Most adults don’t usually remember too much about when their first permanent teeth began to erupt, but they usually do remember when their wisdom teeth – their last set of permanent molars – came in! Here, you’ll learn a bit about what to expect when your teen’s wisdom teeth come in.
Why do we have wisdom teeth?
Wisdom teeth are basically a vestige of our ancestors' early dietary needs. Long ago, the foods early humans ate were more coarse and tough (roots, nuts, leaves and meat, for instance), and therefore required a lot of chewing power. Wisdom teeth helped with that.
Our diets today are generally made up of much softer foods than those our ancestors subsisted on. We also have forks and knives to make the eating and chewing process easier. When combined, these factors have made wisdom teeth basically obsolete.
In fact, evolutionary biologists have classed wisdom teeth as 'vestigial organs'. That means that they’ve lost their usefulness during the process of evolution, and are no longer necessary.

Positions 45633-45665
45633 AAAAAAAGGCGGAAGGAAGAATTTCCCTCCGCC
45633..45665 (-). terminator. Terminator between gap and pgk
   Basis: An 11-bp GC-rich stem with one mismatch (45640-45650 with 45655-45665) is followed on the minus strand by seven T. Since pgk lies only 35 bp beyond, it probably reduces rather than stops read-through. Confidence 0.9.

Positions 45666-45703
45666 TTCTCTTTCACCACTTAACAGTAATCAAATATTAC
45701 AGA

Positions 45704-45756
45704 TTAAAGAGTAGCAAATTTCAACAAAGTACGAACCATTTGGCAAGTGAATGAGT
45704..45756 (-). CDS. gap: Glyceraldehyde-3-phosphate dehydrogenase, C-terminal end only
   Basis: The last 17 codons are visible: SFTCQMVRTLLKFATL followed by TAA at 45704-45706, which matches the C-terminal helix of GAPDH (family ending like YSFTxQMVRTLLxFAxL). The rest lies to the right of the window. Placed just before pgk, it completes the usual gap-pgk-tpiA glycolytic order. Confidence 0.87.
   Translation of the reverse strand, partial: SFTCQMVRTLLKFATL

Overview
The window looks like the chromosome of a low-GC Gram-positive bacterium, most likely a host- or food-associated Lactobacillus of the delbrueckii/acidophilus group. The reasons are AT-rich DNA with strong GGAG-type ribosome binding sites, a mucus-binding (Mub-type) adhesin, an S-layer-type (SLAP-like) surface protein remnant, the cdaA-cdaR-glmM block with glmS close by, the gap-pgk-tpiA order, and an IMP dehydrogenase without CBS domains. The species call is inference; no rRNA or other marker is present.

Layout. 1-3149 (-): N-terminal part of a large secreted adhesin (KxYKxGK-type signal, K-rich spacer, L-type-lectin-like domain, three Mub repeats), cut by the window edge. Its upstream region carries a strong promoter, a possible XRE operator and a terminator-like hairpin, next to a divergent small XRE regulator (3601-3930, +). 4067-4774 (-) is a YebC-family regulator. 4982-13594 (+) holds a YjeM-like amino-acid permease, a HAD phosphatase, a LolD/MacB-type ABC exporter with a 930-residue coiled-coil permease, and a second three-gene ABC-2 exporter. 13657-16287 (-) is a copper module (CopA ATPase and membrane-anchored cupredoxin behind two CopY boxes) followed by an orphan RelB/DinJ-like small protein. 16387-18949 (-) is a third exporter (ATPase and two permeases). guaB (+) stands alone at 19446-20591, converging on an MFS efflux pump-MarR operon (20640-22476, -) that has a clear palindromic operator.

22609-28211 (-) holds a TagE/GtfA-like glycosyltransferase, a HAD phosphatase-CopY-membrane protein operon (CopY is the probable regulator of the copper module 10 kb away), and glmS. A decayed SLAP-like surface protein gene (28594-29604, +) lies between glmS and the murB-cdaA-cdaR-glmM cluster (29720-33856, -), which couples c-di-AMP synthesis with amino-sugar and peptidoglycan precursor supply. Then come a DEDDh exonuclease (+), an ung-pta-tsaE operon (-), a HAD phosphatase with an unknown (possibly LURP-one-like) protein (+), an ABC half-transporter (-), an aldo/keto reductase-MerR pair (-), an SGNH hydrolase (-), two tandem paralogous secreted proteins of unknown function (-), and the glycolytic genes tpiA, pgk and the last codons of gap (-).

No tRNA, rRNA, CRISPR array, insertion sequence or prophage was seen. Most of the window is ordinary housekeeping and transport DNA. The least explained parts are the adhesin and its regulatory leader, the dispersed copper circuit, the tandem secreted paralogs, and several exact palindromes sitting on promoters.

When do wisdom teeth need to be extracted?
Wisdom teeth that are healthy and correctly aligned can be left in place, and won't likely cause a problem (and besides, it can’t hurt to have a little extra chewing power!). When they come in misaligned, though, dental health probelms can start to arise.
Misaligned wisdom teeth can come in completely horizontally, at an angle toward or away from the 2nd molars or at an inward or outward angle. These types of misalignment issues result in problems like crowding, or damage to the other teeth, the jawbone, and even the nerves of the mouth.
Wisdom teeth can also become impacted. Impacted form fully or partially enclosed in the jawbone or gum tissue, which can leave an opening for bacteria to enter, and can result in swelling, pain, infection, and tooth decay.
In all of the above situations, it's best (and sometimes necessary) for wisdom teeth to be removed.